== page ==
Eye-Opening Photo Series Details The Impact Smartphones Have On Our Relationships
A new photo series is drawing praise online for how it depicts human interaction in light of our seeming addiction to our own personal devices. Photographer Eric Pickersgill’s latest project is called, “Removed,” where he removes the personal devices (smartphones, tablets, etc.) held in his subjects’ hands, devices that he calls “phantom limbs.”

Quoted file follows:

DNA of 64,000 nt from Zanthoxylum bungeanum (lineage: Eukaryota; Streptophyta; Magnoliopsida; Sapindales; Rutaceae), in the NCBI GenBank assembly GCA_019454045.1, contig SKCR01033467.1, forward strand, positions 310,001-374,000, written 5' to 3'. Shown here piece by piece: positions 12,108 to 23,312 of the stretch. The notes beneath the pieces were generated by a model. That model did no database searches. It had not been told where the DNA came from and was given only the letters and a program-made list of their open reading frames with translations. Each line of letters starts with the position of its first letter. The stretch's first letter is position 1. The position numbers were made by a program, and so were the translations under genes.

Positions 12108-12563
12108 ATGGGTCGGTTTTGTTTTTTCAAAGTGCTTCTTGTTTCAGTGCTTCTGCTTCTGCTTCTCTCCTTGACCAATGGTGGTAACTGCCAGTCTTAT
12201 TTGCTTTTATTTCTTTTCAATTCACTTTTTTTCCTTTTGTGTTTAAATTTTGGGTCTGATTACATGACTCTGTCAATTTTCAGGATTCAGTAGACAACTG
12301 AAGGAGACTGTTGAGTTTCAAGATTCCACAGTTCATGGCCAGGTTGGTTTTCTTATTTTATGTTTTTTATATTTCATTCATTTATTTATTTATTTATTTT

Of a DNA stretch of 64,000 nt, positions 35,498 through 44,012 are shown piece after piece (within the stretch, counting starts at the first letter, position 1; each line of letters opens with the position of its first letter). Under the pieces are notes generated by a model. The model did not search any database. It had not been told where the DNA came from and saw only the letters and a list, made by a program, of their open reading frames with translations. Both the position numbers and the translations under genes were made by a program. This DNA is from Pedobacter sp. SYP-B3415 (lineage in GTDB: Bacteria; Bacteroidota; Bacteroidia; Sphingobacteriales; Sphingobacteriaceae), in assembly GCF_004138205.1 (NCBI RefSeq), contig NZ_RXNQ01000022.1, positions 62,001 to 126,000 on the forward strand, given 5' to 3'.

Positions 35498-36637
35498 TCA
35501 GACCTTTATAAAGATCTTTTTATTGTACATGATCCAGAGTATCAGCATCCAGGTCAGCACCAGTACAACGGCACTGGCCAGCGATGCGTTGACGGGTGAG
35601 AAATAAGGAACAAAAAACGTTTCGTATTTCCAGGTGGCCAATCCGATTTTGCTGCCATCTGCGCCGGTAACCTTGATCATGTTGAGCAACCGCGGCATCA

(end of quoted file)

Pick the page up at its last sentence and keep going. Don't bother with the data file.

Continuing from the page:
“The joining of people to devices has been rapid and unalterable,” wrote Pickersgill. “We have learned to read the expression of the body while someone is consuming a device, and when those signifiers are activated it is as if the device can be seen taking physical form without the object being present.” The striking images show people of all walks of life in everyday situations, but Pickersgill asked his participants to hold their posture and stares while he removed the device in their hands. Then he snapped away. So, where did Pickersgill conceive this idea? He said he witnessed it first hand. “Family sitting next to me at Illium café in Troy, New York, is so disconnected from one another,” he wrote on his blog. “Not much talking. Father and two daughters have their own phones out. Mom doesn’t have one or chooses to leave it put away. She stares out the window, sad and alone in the company of her closest family. Dad looks up every so often to announce some obscure piece of info he found online. Twice he goes on about a large fish that was caught. No one replies. I am saddened by the use of technology for interaction in exchange for not interacting. This has never happened before and I doubt we have scratched the surface of the social impact of this new experience. Mom has her phone out now.” For all their usefulness in “connecting” people all over the world, Pickersgill series seems to suggest our obsession with social media is doing the exact opposite for humans.
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